Of course, an alternative interpretation of the facts is that A and B had effectively executed a contract for future performance. Depending on the details A and B discussed, such as a price, a specific date that H would become A's, etc., one could argue that the details of their agreement were sufficiently in place such that their understanding constituted a contract, and B had effectively performed their part by leaving H in A's custody. This would likely be the theory of B's lawsuit. However, this interpretation would seem to conflict with both A's explicitly expressing that she did not want to buy H at that time, but in a few months, and A agreeing only reluctantly to keep H until the time of sale, so I can't imagine it would be afforded much weight.

Of course, the above does not constitute legal advice.
    07-19-2011, 07:54 AM
Super Moderator
I forgot to add that proving that all of the above happened the way it did is another matter, entirely. B may have a stronger case if A has no proof that A actually said she did not want to buy H now but in the future, that A only reluctantly agreed to provide H with free board until a future sale, etc.

The analysis also excludes any action for negligence like Taffy Clayton mentioned.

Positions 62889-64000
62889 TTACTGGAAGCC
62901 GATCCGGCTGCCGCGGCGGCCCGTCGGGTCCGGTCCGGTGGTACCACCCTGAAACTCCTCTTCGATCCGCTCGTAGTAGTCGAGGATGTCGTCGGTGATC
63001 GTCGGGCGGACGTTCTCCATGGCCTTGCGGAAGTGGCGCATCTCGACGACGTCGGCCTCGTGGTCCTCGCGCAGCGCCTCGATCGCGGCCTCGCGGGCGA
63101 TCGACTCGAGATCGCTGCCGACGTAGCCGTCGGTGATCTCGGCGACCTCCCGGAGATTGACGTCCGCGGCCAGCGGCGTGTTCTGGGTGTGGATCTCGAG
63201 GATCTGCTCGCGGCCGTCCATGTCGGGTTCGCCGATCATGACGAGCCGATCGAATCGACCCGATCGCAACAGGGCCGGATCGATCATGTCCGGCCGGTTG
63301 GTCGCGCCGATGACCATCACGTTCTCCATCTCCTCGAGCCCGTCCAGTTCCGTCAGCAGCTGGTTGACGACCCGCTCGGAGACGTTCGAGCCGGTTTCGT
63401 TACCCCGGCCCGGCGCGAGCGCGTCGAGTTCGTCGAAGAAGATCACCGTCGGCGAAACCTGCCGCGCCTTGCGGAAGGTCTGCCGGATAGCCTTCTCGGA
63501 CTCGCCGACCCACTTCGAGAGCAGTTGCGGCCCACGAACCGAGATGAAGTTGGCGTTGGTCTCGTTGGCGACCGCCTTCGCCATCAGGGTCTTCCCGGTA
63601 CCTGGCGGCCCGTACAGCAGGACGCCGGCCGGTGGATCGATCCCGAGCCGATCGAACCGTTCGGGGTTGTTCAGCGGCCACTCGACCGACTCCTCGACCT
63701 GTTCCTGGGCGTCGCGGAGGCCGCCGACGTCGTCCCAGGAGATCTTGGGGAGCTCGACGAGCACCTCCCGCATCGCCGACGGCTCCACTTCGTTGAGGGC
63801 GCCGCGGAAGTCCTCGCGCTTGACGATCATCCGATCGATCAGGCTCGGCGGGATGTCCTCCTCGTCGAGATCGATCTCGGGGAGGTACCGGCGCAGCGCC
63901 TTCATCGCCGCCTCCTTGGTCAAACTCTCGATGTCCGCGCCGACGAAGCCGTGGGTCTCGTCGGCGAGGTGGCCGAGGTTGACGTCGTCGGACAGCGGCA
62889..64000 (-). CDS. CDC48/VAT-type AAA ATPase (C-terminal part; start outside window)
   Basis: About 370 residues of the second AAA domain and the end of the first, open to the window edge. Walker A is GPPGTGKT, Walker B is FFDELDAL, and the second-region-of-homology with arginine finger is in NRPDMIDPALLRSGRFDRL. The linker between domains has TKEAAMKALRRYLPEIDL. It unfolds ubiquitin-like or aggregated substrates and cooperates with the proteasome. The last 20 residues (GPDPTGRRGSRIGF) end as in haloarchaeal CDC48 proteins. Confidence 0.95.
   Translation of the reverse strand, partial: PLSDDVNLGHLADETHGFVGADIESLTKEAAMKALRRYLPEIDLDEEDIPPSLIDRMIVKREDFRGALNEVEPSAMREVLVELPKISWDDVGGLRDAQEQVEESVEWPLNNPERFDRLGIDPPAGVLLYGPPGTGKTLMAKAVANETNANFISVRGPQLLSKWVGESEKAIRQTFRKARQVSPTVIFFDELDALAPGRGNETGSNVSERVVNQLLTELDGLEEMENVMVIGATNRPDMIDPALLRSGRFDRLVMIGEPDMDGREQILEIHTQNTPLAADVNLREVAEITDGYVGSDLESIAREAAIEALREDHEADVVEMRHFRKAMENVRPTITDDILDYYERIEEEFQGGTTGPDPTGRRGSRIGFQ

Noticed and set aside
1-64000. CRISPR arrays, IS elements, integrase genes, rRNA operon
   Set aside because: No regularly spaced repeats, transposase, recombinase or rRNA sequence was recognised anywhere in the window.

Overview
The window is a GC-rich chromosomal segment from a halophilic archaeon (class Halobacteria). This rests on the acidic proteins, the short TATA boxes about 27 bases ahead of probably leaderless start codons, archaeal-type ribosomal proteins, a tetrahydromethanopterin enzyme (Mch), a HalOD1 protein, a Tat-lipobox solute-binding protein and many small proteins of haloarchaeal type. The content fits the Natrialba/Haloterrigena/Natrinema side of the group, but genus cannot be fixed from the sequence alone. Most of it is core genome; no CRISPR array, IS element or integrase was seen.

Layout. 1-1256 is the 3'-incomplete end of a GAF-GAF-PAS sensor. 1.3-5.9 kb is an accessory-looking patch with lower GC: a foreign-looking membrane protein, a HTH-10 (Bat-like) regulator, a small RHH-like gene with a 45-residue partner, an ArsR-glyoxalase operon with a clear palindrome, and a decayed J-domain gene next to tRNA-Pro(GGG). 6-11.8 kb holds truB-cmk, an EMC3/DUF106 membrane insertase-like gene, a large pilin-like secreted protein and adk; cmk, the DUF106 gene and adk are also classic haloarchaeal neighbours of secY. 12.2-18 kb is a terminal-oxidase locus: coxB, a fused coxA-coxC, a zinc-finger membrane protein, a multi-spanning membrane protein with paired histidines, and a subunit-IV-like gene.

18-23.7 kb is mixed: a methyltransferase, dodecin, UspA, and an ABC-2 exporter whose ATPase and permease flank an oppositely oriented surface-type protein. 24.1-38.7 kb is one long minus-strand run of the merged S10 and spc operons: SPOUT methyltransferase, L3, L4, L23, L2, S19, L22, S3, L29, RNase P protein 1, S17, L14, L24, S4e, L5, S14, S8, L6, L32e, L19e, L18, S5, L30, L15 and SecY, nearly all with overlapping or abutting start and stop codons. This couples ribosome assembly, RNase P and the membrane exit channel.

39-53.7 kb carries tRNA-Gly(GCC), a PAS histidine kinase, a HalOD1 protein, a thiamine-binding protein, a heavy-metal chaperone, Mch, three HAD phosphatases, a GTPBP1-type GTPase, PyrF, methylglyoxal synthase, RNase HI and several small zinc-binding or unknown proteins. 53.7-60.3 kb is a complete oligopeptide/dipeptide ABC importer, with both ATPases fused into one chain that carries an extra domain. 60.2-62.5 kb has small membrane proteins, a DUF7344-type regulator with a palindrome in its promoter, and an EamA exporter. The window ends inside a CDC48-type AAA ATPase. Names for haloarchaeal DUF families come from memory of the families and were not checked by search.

07-19-2011, 08:10 AM
What about the initial training and boarding services that A provided before H died? This bill has not been paid. Is it unreasonable for A to expect to collect?
    07-19-2011, 08:45 AM
Green Broke
To me, until money exchanges hands, the horse belongs to the original owner. If the original owner decides not to pay for services, the barn owner/trainer can claim a lien on property (the horse) to cover costs lost. Since the horse was still owned by the original owner, in my eyes, she cannot sue for the horse, unless she can prove negligence on the BO's part for the horse getting injured. Not true legal advice, just my opinion and maybe common sense.
    07-19-2011, 11:28 AM
Super Moderator
Originally Posted by Skipsfirstspike    
What about the initial training and boarding services that A provided before H died? This bill has not been paid. Is it unreasonable for A to expect to collect?
I don't see any reason why B would not still owe A for any services rendered for which there was an agreed upon fee. That H has passed on does not change the fact that A provided said services for an agreed upon fee. This may be clearer in a different context: If an auto shop services your car and you total your car the next week, you still owe the auto shop for their work even if the car is gone (assuming the work was not defective).

That is, of course, unless B has proof that A absolved B of B's debts. Even if that were the case, A could argue that any such absolution was contingent upon A taking ownership of H in the future, which never came to pass.
    07-19-2011, 12:19 PM
Here is the exact reason I will never let a horse I am selling go out on a trail period. Someone is buying the horse and wants to try it out. You let it go, it gets killed, even accidentely and I can guarantee the "buyer" forgets about buying the horse.
This scenerio above sounds alot like a he said/she said thing. Without paper proof to back up either story, I would assume it will be a dead in the water court case, if it goes that far. I think its too late for A to ask for training/boarding money and B, in my opinion still owned horse, no matter where it was.